But they’re so enchanting and strange, I forgive them my aches and doziness.

I joined staff at Surrey Wildlife Trust to monitor newts in ponds on one of their reserves. Spring is the best time to monitor newts, as at night they can all be found in ponds where they congregate to breed.

We used 3 approaches to survey the newts. The first, lamping, involves shining a bright torch into ponds to see what you can see. This was remarkably effective, and we saw lots of both smooth and great crested newts. It takes a bit of time to get your eye in, particularly to distinguish between males and females of the same species, but I was amazed how many we saw.

Another surveying method is to set traps made from bottles, Blue Peter style. You set them in the evening, and check them very early on the morning to release anything you’ve caught, before it gets too warm or they run out of air. This also worked well, and I got some wonderful close-up views of both sorts of newts.

Male Great Crested Newt in a bottle trap
Male Great Crested Newt in a bottle trap
A Smooth Newt (left) next to a Great Crested Newt (right) - note the smooth newt has smoother skin and is much smaller.
A Smooth Newt (left) next to a Great Crested Newt (right) – note the smooth newt has smoother skin and is much smaller.

The other approach is to look for newt eggs folded individually into the leaves of pond plants.

Great Crested Newts are rare and protected by law, like dormice and bats, which means you can’t do anything to disturb them (including these survey methods) without the supervision of a licence holder. This, combined with their nocturnal and discreet way of life, and scarcity,  means it’s rare to get a good look at them.

They are very fine looking. In the water they look like marine iguanas, and their bellies are startling bright orange with bold black spots.  Smooth newts are small, neat looking things.

The orange and black underbelly of a sleepy Great Crested Newt
The underbelly of a sleepy Great Crested Newt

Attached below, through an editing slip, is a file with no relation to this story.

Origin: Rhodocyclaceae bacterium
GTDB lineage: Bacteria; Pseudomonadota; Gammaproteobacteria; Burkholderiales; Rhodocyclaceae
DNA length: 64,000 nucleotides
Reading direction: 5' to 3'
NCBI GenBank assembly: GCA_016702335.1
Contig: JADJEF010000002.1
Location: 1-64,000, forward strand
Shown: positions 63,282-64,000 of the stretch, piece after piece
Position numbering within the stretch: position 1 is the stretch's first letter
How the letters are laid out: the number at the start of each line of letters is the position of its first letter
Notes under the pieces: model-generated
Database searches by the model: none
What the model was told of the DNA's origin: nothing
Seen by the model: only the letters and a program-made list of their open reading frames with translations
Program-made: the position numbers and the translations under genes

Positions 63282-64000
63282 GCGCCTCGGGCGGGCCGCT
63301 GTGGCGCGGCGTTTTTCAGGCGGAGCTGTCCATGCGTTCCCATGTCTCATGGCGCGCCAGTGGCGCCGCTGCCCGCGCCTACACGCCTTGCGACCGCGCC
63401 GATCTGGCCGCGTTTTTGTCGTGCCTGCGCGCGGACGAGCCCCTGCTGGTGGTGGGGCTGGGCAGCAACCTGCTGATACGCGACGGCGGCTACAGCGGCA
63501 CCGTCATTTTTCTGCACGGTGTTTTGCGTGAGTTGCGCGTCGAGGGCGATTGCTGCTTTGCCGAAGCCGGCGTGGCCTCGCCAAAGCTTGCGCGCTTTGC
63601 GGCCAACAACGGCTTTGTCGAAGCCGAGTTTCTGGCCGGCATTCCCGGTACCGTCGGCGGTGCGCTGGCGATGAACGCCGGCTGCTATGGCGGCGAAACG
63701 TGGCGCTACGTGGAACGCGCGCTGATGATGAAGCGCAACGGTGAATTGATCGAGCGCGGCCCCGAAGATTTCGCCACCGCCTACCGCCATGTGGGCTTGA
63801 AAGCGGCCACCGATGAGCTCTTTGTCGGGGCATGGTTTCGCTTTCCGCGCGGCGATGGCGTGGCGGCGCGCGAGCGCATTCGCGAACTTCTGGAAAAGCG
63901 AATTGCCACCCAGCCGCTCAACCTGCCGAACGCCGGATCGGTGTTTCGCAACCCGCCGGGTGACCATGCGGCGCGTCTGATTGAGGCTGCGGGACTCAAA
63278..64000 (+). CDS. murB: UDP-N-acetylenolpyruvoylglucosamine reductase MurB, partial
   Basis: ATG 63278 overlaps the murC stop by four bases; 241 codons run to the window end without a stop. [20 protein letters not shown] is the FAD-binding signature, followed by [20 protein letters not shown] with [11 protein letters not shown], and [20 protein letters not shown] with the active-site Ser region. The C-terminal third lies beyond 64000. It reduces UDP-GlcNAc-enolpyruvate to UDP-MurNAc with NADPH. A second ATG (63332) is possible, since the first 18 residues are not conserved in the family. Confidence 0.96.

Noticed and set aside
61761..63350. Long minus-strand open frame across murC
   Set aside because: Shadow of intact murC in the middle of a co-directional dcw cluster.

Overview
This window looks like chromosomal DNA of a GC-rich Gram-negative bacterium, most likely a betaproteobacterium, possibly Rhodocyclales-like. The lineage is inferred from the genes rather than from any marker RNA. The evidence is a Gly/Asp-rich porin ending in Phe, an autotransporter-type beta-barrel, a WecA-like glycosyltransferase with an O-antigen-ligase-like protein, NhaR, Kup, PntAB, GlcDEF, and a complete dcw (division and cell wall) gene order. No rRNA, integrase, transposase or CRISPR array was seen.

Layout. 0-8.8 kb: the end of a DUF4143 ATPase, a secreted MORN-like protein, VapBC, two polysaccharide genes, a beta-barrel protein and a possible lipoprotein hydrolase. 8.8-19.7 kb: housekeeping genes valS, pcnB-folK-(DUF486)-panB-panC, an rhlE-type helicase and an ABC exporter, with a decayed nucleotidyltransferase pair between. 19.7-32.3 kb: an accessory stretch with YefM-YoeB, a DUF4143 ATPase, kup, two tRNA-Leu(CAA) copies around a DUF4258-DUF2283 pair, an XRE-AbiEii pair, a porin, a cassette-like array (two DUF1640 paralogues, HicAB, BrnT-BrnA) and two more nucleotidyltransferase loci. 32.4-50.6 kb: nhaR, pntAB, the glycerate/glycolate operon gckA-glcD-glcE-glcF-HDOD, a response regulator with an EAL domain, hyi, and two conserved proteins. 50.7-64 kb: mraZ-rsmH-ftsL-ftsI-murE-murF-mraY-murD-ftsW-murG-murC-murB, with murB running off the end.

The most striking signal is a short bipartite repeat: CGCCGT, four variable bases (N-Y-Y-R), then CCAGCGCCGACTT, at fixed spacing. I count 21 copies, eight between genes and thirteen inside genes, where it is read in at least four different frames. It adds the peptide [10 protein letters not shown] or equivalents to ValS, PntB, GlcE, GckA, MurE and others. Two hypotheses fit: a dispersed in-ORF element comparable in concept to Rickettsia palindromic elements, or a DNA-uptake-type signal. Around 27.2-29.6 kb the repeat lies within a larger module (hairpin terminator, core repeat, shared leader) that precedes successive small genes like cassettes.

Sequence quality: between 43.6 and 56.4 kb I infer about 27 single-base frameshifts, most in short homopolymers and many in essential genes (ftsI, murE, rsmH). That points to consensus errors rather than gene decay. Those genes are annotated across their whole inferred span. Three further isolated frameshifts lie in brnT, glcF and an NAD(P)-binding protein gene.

Great Crested Newt
Great Crested Newt – note the white spots and stripy toes. The crest has flopped over since it’s out of the water.

While it was a bit hard leaving my bed at stupid o’clock, it was definitely worth it – the early morning is my favourite time of day, and it’s lovely in the woods. I did have a secret smugness as I later boarded my train to work, the other commuters having no idea what I’d been up to an hour earlier.

So that’s two out of three types of newts ticked off my British Animal Challenge list, plus common pipistrelle bats that we saw as we waited for it to get dark enough for lamping. A good night’s work…

British Animal Challenge: April Update

April has been a bit of a mixed month for me in terms of the British Animal Challenge. Still no luck with amphibians (apart from a few tadpoles), despite dreams of giant toads.

The reptiles course I attended will hopefully help me spot lizards and snakes. As late April and early May are meant to be the best times to see reptiles, I had hoped to see some along the 35 miles of South West Coast Path I walked last week. But I didn’t spot a single scale. Maybe the steep hills distracted me.

I did, however, manage to tick one new species off my list: the Exmoor pony. Not the hardest to spot – they’re pretty large compared to most of the species on my list, and not too shy either. But they are limited to a fairly small (and scenic) geographical area.  I’ll write a bit more about them in the next week or so.

So, what are my plans for May? Well, reptiles are top of my list,  trying to put my new knowledge to use. I’m also hoping to do some newt surveying, and maybe have another go at looking for otters and water shrews.